VAMPIRE 3: Attenuated Plaque May Signal Benefit of Thrombus Removal in PCI
The Japanese trial, while positive, may not yield changes in practice in other countries, where IVUS uptake remains low, experts say.
DENVER, CO—If you use the right imaging to find the right patients, there may yet be a role for distal protection during PCI, the Vacuum Aspiration Thrombus Removal (VAMPIRE) 3 trial suggests.
“Distal protection during catheter intervention may facilitate procedural safety in patients with acute coronary syndromes,” Kiyoshi Hibi, MD (Yokohama City University Medical Center, Yokohama, Japan), concluded during a First Report Investigation session in the Main Arena at TCT 2017 on Monday.
The catch: distal protection has been all but abandoned following a series of failed trials that suggested either no benefit or possible harm from the use of thrombus aspiration and filter devices.
VAMPIRE 3 enrolled 200 patients with STEMI or non-STEMI within 2 months of their symptom onset, or with unstable angina for which PCI was indicated. To be included, patients had to have lesions characterized by attenuated plaque of at least 5 mm in length on the basis of pre-PCI IVUS. Attenuated plaque was defined as IVUS images with backward signal attenuation of ≥ 180 degrees behind plaque without dense calcium. At the time of PCI, patients—all from Japanese sites—were randomized to use of distal protection using the Filtrap device (Nipro Corporation), or no distal protection.
The primary endpoint of no-reflow phenomenon during PCI was seen in 26.5% of patients in the distal protection group and in 41.7% of the no protection group (P = 0.0261). Corrected TIMI frame count and major adverse cardiac events were also less common in the distal protection group. Infarct size by CK or CK-MB was similar in both groups.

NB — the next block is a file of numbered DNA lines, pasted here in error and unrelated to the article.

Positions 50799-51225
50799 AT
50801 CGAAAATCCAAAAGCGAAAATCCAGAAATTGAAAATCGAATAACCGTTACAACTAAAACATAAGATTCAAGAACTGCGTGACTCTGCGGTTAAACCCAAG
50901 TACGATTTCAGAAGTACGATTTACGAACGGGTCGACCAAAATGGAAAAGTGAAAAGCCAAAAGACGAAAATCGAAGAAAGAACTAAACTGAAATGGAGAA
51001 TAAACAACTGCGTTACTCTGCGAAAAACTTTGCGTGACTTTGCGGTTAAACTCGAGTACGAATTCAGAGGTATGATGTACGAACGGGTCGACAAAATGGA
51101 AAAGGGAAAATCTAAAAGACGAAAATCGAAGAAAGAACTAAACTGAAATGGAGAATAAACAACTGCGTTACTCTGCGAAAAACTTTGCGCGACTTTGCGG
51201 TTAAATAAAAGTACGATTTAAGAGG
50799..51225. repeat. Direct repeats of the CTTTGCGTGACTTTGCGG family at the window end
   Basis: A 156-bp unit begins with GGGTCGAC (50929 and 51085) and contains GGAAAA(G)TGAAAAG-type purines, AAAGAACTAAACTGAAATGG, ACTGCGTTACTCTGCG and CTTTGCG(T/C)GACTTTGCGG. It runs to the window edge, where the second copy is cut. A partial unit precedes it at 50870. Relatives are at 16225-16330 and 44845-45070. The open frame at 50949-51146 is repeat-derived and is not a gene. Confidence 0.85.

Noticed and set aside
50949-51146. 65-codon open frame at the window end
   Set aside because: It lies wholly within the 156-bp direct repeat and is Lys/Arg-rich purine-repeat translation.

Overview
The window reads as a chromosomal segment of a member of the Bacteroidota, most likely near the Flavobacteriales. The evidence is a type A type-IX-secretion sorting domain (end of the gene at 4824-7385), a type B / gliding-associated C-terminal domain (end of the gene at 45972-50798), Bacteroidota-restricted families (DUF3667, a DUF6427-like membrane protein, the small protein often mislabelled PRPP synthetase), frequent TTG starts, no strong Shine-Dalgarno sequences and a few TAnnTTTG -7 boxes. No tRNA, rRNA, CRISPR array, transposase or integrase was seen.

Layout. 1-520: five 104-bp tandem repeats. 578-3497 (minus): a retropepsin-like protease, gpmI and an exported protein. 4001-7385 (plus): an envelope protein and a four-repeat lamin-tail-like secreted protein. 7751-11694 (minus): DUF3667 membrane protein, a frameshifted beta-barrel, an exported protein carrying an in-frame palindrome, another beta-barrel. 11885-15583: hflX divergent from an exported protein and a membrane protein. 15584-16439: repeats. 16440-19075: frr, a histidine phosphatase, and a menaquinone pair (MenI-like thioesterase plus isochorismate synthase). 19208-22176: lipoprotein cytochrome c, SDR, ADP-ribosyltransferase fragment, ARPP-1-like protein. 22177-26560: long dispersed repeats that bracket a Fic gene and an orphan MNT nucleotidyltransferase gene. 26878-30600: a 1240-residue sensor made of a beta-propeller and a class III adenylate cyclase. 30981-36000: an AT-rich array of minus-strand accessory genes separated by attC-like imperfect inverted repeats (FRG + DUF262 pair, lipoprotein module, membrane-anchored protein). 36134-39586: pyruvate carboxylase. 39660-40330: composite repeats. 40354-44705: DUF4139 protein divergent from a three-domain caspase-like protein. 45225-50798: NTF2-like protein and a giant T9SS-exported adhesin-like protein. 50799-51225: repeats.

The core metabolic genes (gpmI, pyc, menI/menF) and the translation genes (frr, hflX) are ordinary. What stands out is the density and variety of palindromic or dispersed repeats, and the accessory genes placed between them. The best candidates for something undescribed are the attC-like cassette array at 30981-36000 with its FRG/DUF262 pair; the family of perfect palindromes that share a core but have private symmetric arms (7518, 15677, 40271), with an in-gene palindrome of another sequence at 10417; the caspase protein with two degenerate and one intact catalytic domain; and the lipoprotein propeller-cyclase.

IVUS Buy-in Needed
Discussing the results in a morning press conference, experts said they found the results “convincing” but unlikely to influence practice outside of Japan. While IVUS use is roughly 80% for all coronary interventions in Japan, that number is closer to 10% in the United States, for example, according to panel member Jonathan Hill, MD (King's College Hospital, London, England). “So to implement your protocol would be very difficult if there is not more acceptance of IVUS,” he said.
Others pointed to the fact that other studies, including the EMERALD trial, have struggled to recruit enough patients with large enough plaque burden. VAMPIRE 3 “is a tremendous study because it is looking at these large-plaque-burden patients, and for the first time, even in a small number of patients, is showing some clinical benefit,” press conference chair Roxana Mehran, MD (Icahn School of Medicine at Mount Sinai, New York, NY), observed.
“The difference between this study and previous trials is that they used advanced imaging,” David Cohen, MD (Saint Luke’s Mid America Heart Institute, Kansas City, MO), observed. “And until practice changes in the United States, I suspect [use of distal protection is not] going to take off quickly for coronary interventions.”
Photo Credit: K. Hibi. Distal filter protection versus conventional treatment during PCI in patients with attenuated plaque identified by IVUS. The Vacuum Aspiration Thrombus Removal (VAMPIRE) 3 trial. Presented at: TCT 2017.
Hibi K, et al. Distal filter protection versus conventional treatment during PCI in patients with attenuated plaque identified by IVUS. The Vacuum Aspiration Thrombus Removal (VAMPIRE) 3 trial. Presented at: TCT 2017. October 31, 2017. Denver, CO.
- Hibi reports receiving consulting fees/honoraria from Nipro and Boston Scientific